Happy and safe 2019 to all our customers

Just to wish a ll our customers a happy and safe 2019.

We saw quite a bit of the world in 2018 and we spoke to a lot of different people.

Hopefully, we provided you with quality training. Whether the training you get from us is in countering violent extremism, managing confidential informants, undercover work or intelligence led policing we will always strive to give you the best product to meet your specific requirements.

Our training is primarily about creating long term behavioural change in your officers and staff. We want to help you do a better job protecting the public and protecting your agency and staff.

Keep coming back here in 2019 for what we hope are useful tips. And to learn about our new books coming out in 2019.

And if you have questions or comments please let us hear them : info@hsmtraining.com

Poor Risk Management of Confidential Informants

And as 2018 draws to a close an interesting story from Palm Springs Daily Sun relating to confidential informants:

“DHS cop's sexually-charged relationship with off-the-books informant central to internal affairs investigation”

https://eu.desertsun.com/story/news/crime_courts/2018/12/29/desert-hot-springs-police-officers-relationship-under-department-investigation/2283114002/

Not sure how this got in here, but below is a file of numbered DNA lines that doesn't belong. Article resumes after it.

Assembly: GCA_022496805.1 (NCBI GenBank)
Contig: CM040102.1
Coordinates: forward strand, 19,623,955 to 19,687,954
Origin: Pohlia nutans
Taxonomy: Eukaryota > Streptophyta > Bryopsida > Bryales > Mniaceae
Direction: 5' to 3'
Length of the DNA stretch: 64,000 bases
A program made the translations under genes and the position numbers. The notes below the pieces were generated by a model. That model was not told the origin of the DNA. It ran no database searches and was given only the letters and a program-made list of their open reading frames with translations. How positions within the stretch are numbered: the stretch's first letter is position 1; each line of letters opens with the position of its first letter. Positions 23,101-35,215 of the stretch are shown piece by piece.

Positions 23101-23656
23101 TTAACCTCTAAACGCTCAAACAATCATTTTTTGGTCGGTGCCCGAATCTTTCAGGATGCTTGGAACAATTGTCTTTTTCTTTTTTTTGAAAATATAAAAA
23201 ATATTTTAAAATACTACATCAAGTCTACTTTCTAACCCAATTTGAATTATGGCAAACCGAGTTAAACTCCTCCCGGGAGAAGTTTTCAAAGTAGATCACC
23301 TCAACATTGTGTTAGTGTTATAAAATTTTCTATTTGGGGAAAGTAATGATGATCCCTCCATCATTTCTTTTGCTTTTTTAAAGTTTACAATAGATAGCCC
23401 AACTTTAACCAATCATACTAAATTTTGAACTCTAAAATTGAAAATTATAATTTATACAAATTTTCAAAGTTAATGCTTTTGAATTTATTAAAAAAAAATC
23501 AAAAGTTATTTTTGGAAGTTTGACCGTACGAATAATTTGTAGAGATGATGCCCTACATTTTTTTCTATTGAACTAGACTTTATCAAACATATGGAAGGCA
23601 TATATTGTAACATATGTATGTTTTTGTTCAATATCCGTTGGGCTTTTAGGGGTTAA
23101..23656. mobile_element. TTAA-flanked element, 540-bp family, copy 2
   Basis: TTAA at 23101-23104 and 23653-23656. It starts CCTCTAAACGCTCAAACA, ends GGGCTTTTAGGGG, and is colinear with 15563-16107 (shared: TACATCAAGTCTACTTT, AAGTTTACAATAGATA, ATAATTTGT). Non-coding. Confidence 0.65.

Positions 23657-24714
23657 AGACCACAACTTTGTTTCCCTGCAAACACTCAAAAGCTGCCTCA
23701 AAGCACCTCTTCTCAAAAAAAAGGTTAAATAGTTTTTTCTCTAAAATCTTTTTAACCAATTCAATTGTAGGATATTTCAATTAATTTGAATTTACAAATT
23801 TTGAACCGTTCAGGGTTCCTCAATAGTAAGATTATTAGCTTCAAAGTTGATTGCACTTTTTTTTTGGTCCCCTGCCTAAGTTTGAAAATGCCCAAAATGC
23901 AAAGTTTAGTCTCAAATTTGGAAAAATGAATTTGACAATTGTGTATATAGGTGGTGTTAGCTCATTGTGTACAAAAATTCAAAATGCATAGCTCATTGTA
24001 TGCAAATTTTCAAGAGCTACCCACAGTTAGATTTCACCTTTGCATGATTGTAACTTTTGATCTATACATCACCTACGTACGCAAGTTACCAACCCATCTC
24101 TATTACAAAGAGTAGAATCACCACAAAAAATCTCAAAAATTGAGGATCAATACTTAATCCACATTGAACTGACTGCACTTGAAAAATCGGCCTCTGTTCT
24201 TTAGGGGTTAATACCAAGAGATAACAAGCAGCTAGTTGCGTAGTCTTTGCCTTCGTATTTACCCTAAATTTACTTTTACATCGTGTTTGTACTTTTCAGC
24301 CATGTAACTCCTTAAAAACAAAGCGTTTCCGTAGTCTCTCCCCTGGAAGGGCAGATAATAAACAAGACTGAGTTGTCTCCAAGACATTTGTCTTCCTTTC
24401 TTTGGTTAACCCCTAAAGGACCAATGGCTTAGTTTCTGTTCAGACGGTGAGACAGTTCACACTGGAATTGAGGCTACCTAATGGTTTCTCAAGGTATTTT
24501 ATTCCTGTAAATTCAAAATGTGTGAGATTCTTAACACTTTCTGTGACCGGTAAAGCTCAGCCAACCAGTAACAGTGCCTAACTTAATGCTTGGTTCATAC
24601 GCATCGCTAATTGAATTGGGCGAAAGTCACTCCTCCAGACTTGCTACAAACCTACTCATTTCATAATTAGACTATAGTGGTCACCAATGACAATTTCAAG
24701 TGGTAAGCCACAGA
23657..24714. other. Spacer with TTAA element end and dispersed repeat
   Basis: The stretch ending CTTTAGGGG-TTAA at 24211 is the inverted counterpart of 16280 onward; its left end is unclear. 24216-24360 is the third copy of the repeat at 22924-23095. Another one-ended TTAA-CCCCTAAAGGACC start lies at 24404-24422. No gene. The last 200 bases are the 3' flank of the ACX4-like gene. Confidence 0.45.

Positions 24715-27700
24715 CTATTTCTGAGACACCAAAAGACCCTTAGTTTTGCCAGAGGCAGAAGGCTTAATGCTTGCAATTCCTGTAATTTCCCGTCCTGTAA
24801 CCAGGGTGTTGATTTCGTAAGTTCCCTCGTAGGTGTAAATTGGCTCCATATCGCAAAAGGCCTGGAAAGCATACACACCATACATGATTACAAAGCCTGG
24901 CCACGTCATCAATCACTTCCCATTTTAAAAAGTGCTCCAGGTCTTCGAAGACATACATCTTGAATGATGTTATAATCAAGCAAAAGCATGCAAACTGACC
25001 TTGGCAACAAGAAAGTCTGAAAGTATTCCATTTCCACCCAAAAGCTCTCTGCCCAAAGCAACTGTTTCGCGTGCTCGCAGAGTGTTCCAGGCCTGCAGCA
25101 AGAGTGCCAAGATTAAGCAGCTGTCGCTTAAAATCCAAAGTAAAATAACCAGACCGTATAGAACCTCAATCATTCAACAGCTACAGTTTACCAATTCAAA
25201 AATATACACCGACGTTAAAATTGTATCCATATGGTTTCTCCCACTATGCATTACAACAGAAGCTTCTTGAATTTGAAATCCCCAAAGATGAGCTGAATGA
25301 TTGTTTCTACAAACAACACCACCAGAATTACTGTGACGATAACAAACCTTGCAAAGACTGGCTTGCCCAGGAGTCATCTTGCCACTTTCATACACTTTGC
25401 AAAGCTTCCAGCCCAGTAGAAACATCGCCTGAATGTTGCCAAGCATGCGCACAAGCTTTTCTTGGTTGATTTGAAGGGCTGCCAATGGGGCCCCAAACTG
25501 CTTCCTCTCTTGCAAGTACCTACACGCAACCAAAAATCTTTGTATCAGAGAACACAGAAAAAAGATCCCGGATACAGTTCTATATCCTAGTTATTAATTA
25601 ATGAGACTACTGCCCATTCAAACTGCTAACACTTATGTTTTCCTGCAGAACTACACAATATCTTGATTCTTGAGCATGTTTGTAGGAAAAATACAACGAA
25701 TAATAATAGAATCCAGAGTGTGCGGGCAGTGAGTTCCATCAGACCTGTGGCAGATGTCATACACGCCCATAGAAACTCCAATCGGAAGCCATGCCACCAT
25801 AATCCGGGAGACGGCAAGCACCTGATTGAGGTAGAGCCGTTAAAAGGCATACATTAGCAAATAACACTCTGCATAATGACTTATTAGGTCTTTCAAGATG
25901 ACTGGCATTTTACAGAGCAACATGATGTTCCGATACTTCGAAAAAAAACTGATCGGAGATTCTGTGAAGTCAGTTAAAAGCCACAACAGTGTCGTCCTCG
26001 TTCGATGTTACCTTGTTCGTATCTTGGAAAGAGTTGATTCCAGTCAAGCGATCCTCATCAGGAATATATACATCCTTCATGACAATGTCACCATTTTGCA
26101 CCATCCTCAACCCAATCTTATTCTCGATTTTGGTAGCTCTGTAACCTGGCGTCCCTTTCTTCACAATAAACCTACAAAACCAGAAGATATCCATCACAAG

My preference is not to discuss the specifics of a case because I am not fully aware of the details but from reports such as this and I am sure the reader can make up their own mind. However, Chiefs of Police must learn lessons about managing confidential informants from such reports. At HSM Training we spend a lot of time researching the psychology involved in the management of confidential informants (human sources) and in sharing that research with law enforcement. The sentence in this report that tells and important story is the quote from the officer at the centre of the allegations:

“We don’t have any documented confidential informants,” . “Anybody who provides us with information is doing so as a concerned citizen.”

This statement in and of itself speaks volumes about the culture of informant management within an agency

  1. Only the Chief of Police should ever make public statements about confidential informant policy within a LEA. That the officer feels at liberty to discuss informant policy at will means the integrity of informant management within the agency is already compromised.

  2. The officer speaking here has resorted to a play on words when they state they don’t have “documented confidential informants” only “concerned citizens. If this is the agencies policy it is a recipe for corruption and ineffective policing. This remark is designed to justify the officers actions and confuse the issue. What they are saying is “I didn’t do anything wrong, I followed our policy. So just ignore everything else.” It is a psychological trick.

  3. What legal difference is there between a concerned citizen and a documented confidential informant.? In effect what this tells us about the agency is probably that they have confidential informants they just don’t document them. Why? i’m guessing at best lack of knowledge but more likely laziness, cost savings in training, a head in the sand approach to risk, a lack of caring for citizens who give information, etc. Some may interpret it as corruption…